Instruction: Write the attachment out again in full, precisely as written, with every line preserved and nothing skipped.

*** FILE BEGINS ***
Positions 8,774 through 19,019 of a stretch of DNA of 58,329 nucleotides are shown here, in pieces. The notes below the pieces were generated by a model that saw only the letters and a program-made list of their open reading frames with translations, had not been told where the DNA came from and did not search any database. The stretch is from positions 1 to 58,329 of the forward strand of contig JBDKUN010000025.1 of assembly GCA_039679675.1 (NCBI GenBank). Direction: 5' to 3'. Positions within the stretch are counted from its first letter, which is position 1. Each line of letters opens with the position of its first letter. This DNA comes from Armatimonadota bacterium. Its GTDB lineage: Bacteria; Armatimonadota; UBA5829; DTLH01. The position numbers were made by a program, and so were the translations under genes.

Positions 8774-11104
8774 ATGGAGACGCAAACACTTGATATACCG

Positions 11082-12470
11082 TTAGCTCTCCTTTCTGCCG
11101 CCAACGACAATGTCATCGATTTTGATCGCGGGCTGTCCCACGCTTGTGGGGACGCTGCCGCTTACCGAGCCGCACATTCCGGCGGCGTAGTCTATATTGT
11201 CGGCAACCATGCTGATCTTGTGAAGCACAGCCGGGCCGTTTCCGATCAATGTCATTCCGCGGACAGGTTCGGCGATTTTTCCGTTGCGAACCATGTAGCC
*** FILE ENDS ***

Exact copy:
Positions 8,774 through 19,019 of a stretch of DNA of 58,329 nucleotides are shown here, in pieces. The notes below the pieces were generated by a model that saw only the letters and a program-made list of their open reading frames with translations, had not been told where the DNA came from and did not search any database. The stretch is from positions 1 to 58,329 of the forward strand of contig JBDKUN010000025.1 of assembly GCA_039679675.1 (NCBI GenBank). Direction: 5' to 3'. Positions within the stretch are counted from its first letter, which is position 1. Each line of letters opens with the position of its first letter. This DNA comes from Armatimonadota bacterium. Its GTDB lineage: Bacteria; Armatimonadota; UBA5829; DTLH01. The position numbers were made by a program, and so were the translations under genes.

Positions 8774-11104
8774 ATGGAGACGCAAACACTTGATATACCG

Positions 11082-12470
11082 TTAGCTCTCCTTTCTGCCG
11101 CCAACGACAATGTCATCGATTTTGATCGCGGGCTGTCCCACGCTTGTGGGGACGCTGCCGCTTACCGAGCCGCACATTCCGGCGGCGTAGTCTATATTGT
11201 CGGCAACCATGCTGATCTTGTGAAGCACAGCCGGGCCGTTTCCGATCAATGTCATTCCGCGGACAGGTTCGGCGATTTTTCCGTTGCGAACCATGTAGCC